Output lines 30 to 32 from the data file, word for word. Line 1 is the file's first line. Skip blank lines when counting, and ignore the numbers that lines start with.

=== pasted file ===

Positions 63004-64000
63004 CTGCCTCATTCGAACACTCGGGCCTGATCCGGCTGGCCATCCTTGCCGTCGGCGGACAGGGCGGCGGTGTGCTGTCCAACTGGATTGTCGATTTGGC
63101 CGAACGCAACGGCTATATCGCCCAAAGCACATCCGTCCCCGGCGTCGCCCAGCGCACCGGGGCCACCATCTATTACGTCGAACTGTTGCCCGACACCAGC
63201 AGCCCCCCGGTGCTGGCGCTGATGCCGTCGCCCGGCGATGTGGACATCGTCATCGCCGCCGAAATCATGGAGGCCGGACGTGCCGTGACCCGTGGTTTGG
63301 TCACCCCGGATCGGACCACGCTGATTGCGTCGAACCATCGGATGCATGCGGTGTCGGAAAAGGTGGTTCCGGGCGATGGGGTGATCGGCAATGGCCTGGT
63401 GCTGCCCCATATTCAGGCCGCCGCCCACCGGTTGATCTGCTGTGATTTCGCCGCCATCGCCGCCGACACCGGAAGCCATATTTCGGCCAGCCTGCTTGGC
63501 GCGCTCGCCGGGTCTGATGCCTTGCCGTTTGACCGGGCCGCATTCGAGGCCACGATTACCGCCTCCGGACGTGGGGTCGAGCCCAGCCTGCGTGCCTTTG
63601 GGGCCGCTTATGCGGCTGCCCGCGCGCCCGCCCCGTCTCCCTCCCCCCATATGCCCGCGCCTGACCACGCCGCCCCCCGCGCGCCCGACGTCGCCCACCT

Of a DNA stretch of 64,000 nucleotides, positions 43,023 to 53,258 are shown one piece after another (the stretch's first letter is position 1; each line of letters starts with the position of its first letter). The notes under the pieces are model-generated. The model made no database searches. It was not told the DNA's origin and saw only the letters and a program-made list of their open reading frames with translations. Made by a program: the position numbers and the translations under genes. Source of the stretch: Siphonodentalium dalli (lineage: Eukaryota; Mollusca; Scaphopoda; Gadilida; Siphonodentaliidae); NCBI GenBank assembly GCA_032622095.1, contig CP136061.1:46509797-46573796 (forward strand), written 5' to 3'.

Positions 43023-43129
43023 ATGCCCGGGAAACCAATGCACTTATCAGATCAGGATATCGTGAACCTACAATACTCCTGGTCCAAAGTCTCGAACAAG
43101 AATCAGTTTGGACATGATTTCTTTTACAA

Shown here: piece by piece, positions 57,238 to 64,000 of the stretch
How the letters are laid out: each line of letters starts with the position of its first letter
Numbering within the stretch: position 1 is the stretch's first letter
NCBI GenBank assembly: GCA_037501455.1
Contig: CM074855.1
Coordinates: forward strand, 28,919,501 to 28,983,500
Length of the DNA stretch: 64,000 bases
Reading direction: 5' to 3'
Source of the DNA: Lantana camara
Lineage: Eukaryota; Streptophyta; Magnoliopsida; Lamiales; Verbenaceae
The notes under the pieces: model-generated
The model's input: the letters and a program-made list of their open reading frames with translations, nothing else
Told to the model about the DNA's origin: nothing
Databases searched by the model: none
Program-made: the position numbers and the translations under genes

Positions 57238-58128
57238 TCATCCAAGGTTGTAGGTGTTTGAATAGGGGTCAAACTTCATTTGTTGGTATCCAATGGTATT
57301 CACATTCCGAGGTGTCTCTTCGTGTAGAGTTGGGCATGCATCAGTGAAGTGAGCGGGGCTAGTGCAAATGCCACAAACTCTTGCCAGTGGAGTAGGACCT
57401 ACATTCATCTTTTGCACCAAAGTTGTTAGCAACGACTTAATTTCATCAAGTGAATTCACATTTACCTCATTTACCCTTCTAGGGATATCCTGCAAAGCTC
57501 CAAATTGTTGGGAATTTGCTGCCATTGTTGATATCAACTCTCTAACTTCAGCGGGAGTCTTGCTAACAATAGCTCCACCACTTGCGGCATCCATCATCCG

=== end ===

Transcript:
57301 CACATTCCGAGGTGTCTCTTCGTGTAGAGTTGGGCATGCATCAGTGAAGTGAGCGGGGCTAGTGCAAATGCCACAAACTCTTGCCAGTGGAGTAGGACCT
57401 ACATTCATCTTTTGCACCAAAGTTGTTAGCAACGACTTAATTTCATCAAGTGAATTCACATTTACCTCATTTACCCTTCTAGGGATATCCTGCAAAGCTC
57501 CAAATTGTTGGGAATTTGCTGCCATTGTTGATATCAACTCTCTAACTTCAGCGGGAGTCTTGCTAACAATAGCTCCACCACTTGCGGCATCCATCATCCG